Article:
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Purpose. Chemotherapy for platinum-resistant/refractory ovarian cancer is motivated by the hope of benefit.Wesought to determine the relationships between: (a) trait hope, expectation of symptom benefit from chemotherapy, and anxiety and depression; (b) hope and perceived efficacy of chemotherapy; and (c) unfulfilled hope (where expectations for benefit are not fulfilled) and depression. Methods. Adult patients enrolled within stage 1 of the Gynecologic Cancer Intergroup Symptom Benefit Study were included. Patient. Reported outcomes were collected from 126women with predominantly platinum-resistant ovarian cancer at baseline, prior to the first four treatment cycles (12-16 weeks), and four weeks after completing chemotherapy or at disease progression, whichever came first. Associations were assessed with Spearman rank correlation coefficient (r) and odds ratio. Results. Trait hope and expectation of symptom benefit from chemotherapy were weakly correlated with each other (r =0.25). Trait hope, but not expectation of symptom benefit, was negatively correlated with anxiety (r=-0.43) and depression (r=-0.50). The smaller the discrepancy between perceived and expected symptom benefit, the less likely the patient was to have scores indicative of depression (odds ratio: 0.68; 95% confidence interval: 0.49-0.96; p=.026). Conclusion. Trait hope and expectation of symptom benefit from chemotherapy appear to be distinct and independent of the aspects of quality of life and scores for depression. Hope did not appear to affect perceived efficacy of chemotherapy in alleviating symptoms, but women whose expectation of symptom benefit from chemotherapy was not fulfilled were more likelyto have scores indicative of depression. It may be preferable to encourage hope toward achievable goals rather than toward benefits from chemotherapy. © AlphaMed Press 2013.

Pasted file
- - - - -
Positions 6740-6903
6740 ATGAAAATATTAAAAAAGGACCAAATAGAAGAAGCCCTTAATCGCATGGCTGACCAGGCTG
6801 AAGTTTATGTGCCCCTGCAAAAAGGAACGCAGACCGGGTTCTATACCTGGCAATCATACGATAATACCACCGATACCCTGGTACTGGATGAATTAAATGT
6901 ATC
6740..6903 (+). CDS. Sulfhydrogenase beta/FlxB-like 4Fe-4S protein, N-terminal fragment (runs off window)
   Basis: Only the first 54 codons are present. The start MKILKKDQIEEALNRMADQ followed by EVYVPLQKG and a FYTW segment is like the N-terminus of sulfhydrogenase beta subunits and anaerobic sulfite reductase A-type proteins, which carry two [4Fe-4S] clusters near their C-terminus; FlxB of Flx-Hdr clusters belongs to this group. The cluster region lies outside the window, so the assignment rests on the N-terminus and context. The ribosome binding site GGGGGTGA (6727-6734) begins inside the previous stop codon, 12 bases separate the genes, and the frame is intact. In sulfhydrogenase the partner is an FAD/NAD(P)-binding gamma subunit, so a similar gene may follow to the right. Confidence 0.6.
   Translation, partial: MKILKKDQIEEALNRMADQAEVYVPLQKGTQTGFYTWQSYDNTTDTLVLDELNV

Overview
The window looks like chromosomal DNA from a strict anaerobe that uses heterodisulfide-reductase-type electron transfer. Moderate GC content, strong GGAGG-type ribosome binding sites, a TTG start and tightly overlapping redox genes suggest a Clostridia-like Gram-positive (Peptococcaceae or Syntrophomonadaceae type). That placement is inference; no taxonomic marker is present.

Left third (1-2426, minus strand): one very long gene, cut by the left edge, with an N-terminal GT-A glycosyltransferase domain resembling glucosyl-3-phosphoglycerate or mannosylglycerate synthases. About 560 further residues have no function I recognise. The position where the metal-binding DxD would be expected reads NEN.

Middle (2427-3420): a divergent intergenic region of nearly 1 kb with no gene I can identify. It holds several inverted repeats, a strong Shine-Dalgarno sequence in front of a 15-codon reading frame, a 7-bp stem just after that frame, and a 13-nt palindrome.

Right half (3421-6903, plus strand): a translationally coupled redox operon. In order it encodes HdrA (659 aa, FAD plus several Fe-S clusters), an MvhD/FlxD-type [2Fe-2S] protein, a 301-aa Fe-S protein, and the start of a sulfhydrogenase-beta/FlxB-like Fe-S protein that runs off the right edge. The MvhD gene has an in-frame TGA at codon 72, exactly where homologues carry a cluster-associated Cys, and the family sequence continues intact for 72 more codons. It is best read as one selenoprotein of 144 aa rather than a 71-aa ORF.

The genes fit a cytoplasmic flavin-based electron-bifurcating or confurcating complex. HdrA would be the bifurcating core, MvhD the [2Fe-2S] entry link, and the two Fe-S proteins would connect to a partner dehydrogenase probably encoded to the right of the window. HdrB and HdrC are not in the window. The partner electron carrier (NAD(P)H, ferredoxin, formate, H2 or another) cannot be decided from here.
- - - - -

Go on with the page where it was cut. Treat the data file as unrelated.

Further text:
Original publication




Journal article



Publication Date





1221 - 1228